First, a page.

Jeffrey T. Green serves as National Co-Chair of the Amicus Committee of the National Association of Criminal Defense Lawyers (NACDL).
Ivan J. Dominguez is the Director of Public Affairs & Communications at NACDL.
In McDonnell v. United States, the Supreme Court unambiguously rejected the government’s effort to convert into federal crimes conduct not prohibited by the federal bribery and corruption statutes under which the charges were brought. Nevertheless, many in the media immediately led with headlines along the lines of “Supreme Court makes prosecuting corruption more difficult,” as though the decision of the Court yesterday was something other than a unanimous opinion vacating Governor Bob McDonnell’s conviction on federal bribery and corruption charges. The headline should have been: “Supreme Court rejects novel prosecution theories that convert traditional constituent services into federal crimes.”
The government had alleged that “official acts” for the purposes of these statutes included merely arranging meetings, making introductions, and hosting events in connection with the business interests of a constituent, Virginia businessman Jonnie Williams, from whom the McDonnells accepted loans, gifts, and other benefits. The Court disagreed, holding that “[t]aking into account the text of the statute, the precedent of this Court, and the constitutional concerns raised by Governor McDonnell, we reject the Government’s reading of §201(a)(3) and adopt a more bounded interpretation of ‘official act.’ Under that interpretation, setting up a meeting, calling another public official, or hosting an event does not, standing alone, qualify as an ‘official act.’”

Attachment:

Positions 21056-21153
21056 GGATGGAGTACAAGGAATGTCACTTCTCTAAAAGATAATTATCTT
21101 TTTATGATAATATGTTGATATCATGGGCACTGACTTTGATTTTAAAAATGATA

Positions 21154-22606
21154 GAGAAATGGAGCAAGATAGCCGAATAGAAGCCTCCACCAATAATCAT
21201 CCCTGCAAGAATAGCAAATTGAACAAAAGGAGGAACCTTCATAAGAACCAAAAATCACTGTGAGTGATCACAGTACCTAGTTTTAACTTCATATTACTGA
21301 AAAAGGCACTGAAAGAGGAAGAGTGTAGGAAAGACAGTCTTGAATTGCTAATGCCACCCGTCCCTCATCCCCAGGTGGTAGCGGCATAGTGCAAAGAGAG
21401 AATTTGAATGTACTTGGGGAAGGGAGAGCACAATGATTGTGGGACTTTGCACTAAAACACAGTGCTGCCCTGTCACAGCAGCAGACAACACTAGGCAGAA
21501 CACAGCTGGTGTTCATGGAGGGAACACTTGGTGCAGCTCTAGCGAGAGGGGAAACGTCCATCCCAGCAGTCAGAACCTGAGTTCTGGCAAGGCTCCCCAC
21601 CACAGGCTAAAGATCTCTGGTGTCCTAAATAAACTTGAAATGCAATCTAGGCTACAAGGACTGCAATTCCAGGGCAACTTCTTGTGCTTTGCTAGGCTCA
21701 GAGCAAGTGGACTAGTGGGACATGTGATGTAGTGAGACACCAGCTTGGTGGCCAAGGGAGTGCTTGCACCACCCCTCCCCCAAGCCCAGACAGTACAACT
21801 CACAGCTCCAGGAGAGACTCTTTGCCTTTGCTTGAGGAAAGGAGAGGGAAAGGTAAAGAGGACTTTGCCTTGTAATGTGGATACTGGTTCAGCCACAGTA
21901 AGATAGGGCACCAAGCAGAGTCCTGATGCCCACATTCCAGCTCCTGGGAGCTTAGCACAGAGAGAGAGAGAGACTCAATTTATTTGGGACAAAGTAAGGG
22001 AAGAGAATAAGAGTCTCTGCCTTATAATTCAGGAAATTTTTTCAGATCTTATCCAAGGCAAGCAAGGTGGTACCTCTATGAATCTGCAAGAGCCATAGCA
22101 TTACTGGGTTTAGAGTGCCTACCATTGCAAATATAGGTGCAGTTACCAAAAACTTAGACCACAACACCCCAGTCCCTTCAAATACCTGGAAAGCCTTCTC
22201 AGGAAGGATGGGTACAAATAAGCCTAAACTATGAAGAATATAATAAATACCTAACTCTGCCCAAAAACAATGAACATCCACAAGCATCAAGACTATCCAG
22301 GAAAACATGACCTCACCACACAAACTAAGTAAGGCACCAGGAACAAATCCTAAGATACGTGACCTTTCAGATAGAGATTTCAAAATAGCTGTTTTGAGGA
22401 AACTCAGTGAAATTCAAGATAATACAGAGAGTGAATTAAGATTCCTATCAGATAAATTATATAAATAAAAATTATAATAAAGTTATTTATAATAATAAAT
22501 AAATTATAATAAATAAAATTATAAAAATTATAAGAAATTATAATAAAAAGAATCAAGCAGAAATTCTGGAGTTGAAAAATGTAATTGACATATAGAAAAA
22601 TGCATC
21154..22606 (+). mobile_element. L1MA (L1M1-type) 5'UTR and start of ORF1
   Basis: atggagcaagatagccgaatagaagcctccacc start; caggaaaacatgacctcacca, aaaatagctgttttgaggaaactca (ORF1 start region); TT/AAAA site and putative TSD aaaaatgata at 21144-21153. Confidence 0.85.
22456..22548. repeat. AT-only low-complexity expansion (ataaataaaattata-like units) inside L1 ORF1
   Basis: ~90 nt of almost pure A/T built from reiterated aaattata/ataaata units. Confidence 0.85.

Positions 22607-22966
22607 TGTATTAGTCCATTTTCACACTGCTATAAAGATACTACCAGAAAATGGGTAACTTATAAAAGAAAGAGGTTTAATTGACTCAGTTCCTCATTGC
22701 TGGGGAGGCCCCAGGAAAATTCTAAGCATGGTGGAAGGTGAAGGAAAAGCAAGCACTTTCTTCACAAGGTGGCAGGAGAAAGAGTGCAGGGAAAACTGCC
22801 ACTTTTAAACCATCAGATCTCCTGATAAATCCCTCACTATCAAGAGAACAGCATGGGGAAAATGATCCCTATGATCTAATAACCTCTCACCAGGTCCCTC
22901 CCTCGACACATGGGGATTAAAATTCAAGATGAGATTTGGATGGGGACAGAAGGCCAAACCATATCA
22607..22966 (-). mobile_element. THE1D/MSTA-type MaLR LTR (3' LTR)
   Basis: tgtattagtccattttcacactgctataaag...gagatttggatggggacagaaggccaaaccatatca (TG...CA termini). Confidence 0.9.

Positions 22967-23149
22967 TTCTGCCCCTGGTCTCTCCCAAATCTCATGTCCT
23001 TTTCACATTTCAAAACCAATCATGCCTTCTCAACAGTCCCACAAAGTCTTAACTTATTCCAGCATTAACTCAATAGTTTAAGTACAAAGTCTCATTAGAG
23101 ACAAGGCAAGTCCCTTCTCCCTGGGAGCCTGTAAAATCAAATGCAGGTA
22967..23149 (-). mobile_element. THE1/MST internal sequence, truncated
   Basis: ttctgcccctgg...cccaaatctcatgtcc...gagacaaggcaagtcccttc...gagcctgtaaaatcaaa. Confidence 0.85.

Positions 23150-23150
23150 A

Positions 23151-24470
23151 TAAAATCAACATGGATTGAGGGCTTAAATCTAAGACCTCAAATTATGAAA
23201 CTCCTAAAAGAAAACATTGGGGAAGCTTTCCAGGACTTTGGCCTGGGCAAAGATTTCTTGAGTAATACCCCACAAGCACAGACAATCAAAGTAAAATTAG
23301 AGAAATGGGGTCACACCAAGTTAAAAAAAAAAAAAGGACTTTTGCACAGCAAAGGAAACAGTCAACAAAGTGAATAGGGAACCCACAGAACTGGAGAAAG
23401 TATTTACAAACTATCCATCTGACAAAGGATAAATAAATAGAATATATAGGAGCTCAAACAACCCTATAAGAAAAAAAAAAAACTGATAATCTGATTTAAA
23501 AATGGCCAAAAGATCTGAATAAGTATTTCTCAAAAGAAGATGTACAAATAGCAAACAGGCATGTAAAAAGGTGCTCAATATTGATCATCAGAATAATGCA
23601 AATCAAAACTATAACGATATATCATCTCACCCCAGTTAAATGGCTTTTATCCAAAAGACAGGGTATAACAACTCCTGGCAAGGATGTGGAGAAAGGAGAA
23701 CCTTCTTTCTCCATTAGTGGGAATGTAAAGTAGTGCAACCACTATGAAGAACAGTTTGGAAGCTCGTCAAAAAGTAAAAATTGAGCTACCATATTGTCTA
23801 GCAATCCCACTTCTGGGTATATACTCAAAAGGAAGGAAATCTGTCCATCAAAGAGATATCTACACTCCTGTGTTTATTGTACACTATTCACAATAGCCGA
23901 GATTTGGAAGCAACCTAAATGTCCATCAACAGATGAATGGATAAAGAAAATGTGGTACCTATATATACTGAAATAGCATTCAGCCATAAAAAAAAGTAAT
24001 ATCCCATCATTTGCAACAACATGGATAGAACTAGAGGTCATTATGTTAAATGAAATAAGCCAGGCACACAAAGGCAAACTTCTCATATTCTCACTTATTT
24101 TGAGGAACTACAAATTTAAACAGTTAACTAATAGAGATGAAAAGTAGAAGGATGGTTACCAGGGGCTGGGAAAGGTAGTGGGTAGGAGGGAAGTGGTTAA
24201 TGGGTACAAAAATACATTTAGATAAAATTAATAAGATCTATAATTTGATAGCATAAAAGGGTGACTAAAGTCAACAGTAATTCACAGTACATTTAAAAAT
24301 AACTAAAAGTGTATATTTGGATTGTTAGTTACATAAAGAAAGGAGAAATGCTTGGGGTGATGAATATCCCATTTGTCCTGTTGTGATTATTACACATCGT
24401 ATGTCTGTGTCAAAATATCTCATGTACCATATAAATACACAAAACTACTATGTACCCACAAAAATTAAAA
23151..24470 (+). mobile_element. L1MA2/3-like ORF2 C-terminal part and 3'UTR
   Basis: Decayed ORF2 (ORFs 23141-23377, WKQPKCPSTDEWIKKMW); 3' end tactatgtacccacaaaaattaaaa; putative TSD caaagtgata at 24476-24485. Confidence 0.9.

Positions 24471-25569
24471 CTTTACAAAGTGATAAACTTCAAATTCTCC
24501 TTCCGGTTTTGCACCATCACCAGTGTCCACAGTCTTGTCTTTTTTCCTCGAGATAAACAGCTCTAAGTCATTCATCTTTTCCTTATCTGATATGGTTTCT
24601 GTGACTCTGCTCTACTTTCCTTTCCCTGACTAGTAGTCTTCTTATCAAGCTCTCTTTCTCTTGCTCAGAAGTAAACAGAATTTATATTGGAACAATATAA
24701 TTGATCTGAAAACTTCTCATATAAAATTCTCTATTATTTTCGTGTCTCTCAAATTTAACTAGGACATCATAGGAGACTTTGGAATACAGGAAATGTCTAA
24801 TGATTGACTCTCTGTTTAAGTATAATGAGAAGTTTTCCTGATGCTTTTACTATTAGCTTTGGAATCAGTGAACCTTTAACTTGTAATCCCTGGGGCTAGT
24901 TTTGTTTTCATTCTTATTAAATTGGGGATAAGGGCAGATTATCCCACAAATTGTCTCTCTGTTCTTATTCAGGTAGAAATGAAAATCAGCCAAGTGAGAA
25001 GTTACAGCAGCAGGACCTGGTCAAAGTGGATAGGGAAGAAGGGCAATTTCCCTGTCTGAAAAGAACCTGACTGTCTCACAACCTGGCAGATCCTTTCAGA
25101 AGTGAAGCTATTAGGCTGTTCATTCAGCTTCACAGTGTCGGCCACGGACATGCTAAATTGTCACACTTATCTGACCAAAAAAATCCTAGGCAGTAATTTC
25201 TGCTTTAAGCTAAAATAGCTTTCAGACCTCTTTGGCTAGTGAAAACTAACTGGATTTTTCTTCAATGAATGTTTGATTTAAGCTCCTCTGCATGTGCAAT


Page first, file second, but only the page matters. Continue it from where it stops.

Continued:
Indeed, Chief Justice John Roberts’s opinion makes crystal clear the opinion’s focus on the issue of prosecutorial overreach, explaining that the Court’s concern is “with the broader legal implications of the Government’s boundless interpretation of the federal bribery statute.” Indeed, the Court observed, “conscientious public officials arrange meetings for constituents, contact other officials on their behalf, and include them in events all the time. The basic compact underlying representative government assumes that public officials will hear from their constituents and act appropriately on their concerns—whether it is the union official worried about a plant closing or the homeowners who wonder why it took five days to restore power to their neighborhood after a storm.”
The Court continued, explaining:
The Government’s position could cast a pall of potential prosecution over these relationships if the union had given a campaign contribution in the past or the homeowners invited the official to join them on their annual outing to the ballgame. Officials might wonder whether they could respond to even the most commonplace requests for assistance, and citizens with legitimate concerns might shrink from participating in democratic discourse. This concern is substantial.